AD Converter PCF8591 for Raspberry Pi
Have you ever wondered how to measure battery voltage with Raspberry Pi? Do not wonder more. You can simply use ADC converter for 2 USD on Ebay with product name PCF8591 and connect it using I2C to your Raspberry Pi.
PCF8591 connected to Raspberry Pi on breadboard
How it works?
Basically AD convertor take Vcc voltage as reference, measure input voltage to this reference and output number of how many percent of reference voltage is input voltage. Eg. if you use Raspberry Pi and provide Vcc at 3.3V and input voltage would be 3.3V, output from ADC would be 1.00. If input voltage for same reference would be 1.65V, output from ADX would be 0.50 (input voltage is half of reference voltage).
But usually we need to measure higher voltages than 3.3V. For example in my case I need to measure Lead-Acid battery which provides voltage between 11-14V. So how to solve it if the reference voltage is only 3.3V and anything higher would not be able to be measured. In this case we use voltage divider (see image below) which divide input voltage 6 times. So for example for 12V output voltage would be 12V/6 => 2V and this could be measured. We can easily get input voltage on Raspberry Pi using simple mathematical operation percentage * 3.3V (Vcc) * 6 (divider) and now we will get 12V again on screen.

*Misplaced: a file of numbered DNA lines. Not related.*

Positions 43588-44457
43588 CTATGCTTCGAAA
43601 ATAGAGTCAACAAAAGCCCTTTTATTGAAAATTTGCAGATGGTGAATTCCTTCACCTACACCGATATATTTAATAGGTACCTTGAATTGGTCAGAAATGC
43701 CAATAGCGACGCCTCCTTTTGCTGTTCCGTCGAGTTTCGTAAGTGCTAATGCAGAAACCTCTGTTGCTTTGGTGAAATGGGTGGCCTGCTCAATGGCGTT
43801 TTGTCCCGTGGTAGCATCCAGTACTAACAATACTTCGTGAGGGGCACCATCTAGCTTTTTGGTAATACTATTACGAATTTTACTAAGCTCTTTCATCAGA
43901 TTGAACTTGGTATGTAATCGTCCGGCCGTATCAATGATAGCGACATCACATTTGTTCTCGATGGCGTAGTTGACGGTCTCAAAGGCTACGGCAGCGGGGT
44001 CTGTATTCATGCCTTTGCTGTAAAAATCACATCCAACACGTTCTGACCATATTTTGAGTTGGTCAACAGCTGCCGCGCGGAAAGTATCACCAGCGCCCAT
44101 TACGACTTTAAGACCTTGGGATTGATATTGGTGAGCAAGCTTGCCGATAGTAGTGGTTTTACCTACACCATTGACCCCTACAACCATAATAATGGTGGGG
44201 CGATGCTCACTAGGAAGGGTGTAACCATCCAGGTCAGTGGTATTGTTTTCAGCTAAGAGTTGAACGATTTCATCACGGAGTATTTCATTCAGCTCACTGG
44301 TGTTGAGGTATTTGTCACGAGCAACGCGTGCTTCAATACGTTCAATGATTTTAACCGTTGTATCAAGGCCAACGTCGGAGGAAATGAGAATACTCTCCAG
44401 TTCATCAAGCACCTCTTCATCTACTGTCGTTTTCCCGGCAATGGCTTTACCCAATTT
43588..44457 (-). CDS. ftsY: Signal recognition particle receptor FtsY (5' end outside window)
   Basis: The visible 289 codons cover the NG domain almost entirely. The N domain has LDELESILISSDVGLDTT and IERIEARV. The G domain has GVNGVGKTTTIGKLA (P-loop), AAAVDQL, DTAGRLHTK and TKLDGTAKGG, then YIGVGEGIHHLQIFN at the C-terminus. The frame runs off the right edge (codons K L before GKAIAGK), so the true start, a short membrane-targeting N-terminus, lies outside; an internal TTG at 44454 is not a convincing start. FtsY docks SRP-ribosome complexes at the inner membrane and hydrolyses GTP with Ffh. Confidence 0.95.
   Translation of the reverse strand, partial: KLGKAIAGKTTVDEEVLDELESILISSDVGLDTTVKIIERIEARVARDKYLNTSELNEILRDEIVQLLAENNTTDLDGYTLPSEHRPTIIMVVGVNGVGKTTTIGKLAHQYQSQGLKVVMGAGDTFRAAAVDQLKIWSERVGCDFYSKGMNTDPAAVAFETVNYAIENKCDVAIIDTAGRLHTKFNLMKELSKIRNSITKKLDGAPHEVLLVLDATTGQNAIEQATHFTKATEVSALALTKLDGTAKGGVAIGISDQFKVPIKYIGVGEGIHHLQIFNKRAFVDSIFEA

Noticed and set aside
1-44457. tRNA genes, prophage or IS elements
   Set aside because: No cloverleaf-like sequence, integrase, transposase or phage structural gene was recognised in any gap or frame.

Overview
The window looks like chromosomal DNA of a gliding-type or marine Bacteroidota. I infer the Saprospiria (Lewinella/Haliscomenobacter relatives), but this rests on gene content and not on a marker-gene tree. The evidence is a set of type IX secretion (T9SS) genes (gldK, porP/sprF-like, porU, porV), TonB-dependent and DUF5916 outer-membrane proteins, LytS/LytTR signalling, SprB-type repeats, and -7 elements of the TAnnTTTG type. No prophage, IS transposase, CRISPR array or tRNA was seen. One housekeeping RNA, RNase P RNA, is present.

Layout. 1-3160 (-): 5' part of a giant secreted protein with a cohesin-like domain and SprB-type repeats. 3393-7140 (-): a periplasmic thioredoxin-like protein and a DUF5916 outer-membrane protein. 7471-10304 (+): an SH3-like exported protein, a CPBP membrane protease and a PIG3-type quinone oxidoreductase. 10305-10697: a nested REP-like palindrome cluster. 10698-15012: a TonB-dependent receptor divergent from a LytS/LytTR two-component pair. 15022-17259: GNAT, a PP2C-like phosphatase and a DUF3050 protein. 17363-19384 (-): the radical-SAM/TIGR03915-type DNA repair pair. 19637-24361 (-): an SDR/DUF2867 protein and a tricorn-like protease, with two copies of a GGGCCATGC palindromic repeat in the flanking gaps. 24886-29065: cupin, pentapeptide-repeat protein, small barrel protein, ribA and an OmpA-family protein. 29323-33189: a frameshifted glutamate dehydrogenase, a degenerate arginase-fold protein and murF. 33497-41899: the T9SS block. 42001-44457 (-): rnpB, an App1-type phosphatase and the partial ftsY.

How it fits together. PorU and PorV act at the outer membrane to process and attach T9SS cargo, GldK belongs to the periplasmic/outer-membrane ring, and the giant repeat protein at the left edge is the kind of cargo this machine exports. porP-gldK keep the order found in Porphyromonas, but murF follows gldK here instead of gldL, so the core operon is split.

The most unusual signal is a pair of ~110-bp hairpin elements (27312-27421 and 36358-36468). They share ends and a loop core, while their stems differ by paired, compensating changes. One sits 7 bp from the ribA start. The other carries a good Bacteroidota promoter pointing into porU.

As you can see on image below I use trimr and voltmeter to calibrate AD converter with computer.
Image1: Simple voltage divider connected to ADC
Image2: Calibrating ADC with voltage divider using voltmeter
How to calibrate it
Please use Voltage Divider Calculator to get values of resistors you need. I strongly recommend you to replace one resistor with trimmer resistor to calibrate it to right value.
ref_voltage = 3.3 divider = 6
where ref_voltage is standard Raspberry Pi 3.3 voltage and divider is voltage divider you selected on calculator above (in my example it is 6)